Imposter Syndrome, living in the arena, and being a guide instead of a guru

Building Blocks: Actionable insights to build an Intentional Life

Hey everybody,

Welcome to the new and improved newsletter!

Here’s a batch of actionable insights to start your week off right, so you can be more intentional with how you live, work, and create.

Let’s get started.

Today’s theme is Imposter Syndrome.

I didn’t set out to do a themed issue. But after a great conversation with Samantha Demers about a book she’s writing to help Creators overcome it, I had some ideas I wanted to share with you.

So here are a few insights from our conversation, plus a few more resources to help you understand and overcome Imposter Syndrome.

Insight 1: No One Knows What They’re Doing

When I was in grad school, we partnered with the schools of medicine, pharmacy, and other human service-related fields to do a homeless outreach event in December.

People experiencing homelessness could come and get food, clothes, medical check-ups and medications–the whole-nine.

Then there was me.

I was expected to offer therapy services.

It’s freezing outside. These people are fighting to stay alive every day. What can I possibly help them with? They don’t need deep breathing or relaxation skills!

I felt lost and useless.

So I walked up to two of my supervisors, who had a combined 50+ years of therapy experience, and asked:

“When does this feeling like I don’t know what the hell I’m doing go away?”

Their response:

“We’ll let you know.”

Even they–experts at the top of their field–still questioned their abilities.

Since then, I’ve met tons of people creating incredible companies and inspirational content. And every single one of them says the same thing–they’re winging it.

We’re all making things up as we go along.

Insight 2: But That Doesn’t Have to Stop You

It’s okay to question yourself. But don’t let it keep you from doing meaningful work. (Share this on Twitter)

It’s terrifying to put yourself, or your work, out into the world. Most of my coaching clients are creators, entrepreneurs, and founders. Many of them question how good what they’re putting out into the world really is.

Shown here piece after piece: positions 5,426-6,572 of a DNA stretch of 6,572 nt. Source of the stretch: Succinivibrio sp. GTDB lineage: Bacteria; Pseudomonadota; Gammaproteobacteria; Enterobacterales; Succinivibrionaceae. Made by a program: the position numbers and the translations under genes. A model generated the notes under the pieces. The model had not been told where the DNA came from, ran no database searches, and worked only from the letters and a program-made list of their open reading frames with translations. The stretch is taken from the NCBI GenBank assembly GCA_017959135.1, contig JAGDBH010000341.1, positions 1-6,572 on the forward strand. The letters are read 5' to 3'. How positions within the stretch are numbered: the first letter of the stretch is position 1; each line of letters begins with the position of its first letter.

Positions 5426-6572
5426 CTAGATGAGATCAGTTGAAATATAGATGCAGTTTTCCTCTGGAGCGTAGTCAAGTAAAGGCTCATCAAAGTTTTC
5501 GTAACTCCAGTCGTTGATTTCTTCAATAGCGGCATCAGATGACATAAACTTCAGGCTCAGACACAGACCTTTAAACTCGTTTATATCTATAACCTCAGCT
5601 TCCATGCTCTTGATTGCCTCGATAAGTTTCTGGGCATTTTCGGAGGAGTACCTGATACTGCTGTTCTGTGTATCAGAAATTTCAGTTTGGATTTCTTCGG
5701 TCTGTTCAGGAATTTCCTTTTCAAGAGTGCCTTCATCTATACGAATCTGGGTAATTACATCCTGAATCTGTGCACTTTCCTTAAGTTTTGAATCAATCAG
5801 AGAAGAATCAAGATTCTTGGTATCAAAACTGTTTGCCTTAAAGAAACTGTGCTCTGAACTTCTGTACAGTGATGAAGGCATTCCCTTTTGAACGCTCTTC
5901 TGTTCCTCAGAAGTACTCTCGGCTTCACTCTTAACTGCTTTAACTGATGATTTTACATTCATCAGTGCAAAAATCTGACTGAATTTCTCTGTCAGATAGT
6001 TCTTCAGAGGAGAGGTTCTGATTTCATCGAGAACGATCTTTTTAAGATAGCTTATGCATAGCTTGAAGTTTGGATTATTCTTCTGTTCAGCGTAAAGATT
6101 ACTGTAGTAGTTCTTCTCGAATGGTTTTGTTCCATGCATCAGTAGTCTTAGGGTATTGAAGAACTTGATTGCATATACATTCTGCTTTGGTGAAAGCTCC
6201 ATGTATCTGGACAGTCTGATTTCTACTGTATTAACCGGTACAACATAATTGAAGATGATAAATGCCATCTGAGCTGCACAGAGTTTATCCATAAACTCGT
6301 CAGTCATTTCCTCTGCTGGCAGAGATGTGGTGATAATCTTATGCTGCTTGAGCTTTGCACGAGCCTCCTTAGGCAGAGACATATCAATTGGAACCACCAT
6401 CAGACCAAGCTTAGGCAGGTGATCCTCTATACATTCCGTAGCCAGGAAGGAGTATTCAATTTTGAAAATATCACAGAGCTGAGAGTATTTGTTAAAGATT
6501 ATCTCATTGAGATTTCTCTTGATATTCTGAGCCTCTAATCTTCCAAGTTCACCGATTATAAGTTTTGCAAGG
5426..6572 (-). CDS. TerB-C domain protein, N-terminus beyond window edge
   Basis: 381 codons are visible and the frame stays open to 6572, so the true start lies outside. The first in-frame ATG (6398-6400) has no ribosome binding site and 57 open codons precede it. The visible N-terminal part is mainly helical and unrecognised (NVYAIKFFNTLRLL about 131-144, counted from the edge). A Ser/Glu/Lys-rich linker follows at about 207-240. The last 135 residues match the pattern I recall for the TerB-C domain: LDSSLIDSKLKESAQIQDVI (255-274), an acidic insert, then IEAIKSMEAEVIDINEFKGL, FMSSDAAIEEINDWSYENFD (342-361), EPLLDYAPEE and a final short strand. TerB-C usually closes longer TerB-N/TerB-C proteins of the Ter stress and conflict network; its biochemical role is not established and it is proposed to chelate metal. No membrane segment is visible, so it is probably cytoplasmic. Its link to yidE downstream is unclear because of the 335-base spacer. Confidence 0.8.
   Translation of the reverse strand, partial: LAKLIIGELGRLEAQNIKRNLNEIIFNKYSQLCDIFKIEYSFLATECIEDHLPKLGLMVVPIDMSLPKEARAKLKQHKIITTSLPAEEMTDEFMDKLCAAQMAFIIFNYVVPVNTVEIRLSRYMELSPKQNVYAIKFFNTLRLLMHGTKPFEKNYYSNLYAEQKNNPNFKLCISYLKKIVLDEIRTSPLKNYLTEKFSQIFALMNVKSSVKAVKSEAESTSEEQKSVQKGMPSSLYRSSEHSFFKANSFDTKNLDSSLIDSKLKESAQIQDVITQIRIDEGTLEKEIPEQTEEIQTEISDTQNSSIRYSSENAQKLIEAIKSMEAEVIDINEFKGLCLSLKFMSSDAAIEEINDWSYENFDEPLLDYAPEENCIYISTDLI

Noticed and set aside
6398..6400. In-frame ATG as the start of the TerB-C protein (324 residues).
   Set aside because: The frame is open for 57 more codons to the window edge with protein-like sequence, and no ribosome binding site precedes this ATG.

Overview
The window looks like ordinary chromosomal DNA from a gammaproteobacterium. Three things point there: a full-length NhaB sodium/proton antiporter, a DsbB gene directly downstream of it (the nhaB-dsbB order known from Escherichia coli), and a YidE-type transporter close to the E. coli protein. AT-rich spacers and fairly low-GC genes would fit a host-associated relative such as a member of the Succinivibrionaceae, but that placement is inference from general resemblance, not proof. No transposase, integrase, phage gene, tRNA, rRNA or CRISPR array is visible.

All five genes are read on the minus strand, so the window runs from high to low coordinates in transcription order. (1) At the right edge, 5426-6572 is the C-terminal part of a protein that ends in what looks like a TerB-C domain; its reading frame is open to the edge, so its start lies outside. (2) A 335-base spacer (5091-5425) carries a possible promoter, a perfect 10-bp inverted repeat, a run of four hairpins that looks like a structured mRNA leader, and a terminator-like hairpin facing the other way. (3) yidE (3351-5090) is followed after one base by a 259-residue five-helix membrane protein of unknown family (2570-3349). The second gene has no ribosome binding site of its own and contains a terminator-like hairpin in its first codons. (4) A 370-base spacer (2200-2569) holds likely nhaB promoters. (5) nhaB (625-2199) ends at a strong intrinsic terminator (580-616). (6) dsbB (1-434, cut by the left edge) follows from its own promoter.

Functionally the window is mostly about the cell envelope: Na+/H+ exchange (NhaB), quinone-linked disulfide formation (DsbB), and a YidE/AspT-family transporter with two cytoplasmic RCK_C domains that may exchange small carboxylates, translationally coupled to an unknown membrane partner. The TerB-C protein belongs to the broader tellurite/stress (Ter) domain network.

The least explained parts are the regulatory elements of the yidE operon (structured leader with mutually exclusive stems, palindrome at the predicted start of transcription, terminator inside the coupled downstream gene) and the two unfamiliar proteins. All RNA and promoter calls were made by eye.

In essence, they’re concerned with what critics might say.

When my clients struggle with this, I point them toward the single most-influential piece of writing I’ve come across and draw inspiration from anytime I start to question myself.

Popularly known as the “Man in the Arena” speech by Theodore Roosevelt, it reads:

“It is not the critic who counts; not the man who points out how the strong man stumbles, or where the doer of deeds could have done them better. The credit belongs to the man who is actually in the arena, whose face is marred by dust and sweat and blood; who strives valiantly; who errs, who comes short again and again, because there is no effort without error and shortcoming; but who does actually strive to do the deeds; who knows great enthusiasms, the great devotions; who spends himself in a worthy cause; who at the best knows in the end the triumph of high achievement, and who at the worst, if he fails, at least fails while daring greatly, so that his place shall never be with those cold and timid souls who neither know victory nor defeat.”

Anytime fear or Imposter Syndrome start to creep in, I remind myself it’s better to live in the arena than sit on the sidelines and be a critic, or allow critics to keep me from doing meaningful work.

I revisited this speech many times last year when I got fired and dove both-feet-first into starting my own business–without any business training:

Talk about Imposter Syndrome…

Insight 3: Reframe Your Expectations of Yourself

A big piece of Imposter Syndrome is rooted in unrealistic expectations.

We expect more of ourselves than we’re currently able to achieve.

Ali Abdaal is a physician with over 2 million Youtube subscribers. When he started writing a book on productivity, Imposter Syndrome kicked in hard.

So he talked to his writing coach, who helped him reframe his expectations:

“You don’t have to be a guru. You can be a guide.”

What’s the difference?

A guru comes down from the top of the mountain and claims to be an expert—they have all the answers and are infallible.

A guide is someone who’s on the same journey as you and shares what they’ve discovered so far.

When you expect yourself to be the be-all end-all authority on something, of course fear will paralyze you from moving forward.

But if you see yourself as just a guide–someone who’s maybe 2-3 steps ahead of the person you’re talking to? That’s way easier to approach.

Question for the Week

Will you live in the arena, sit on the sidelines and be a critic, or allow fear of criticism to keep you from doing meaningful work?

Insights in Action

One of the best ways to clarify your thinking is to write it out.

So if you want to develop your thinking on this question or start applying insights from today’s newsletter, send a tweet to @CoreyWilksPsyD with your thoughts and put #BuildingBlocks at the end so I can find it.

Not ready to “think in public” yet? No problem. You can also reply to this email if you want to share your thoughts with me.

Until next time,

Corey Wilks, Psy.D.

Licensed Clinical Psychologist

Certified Professional Coach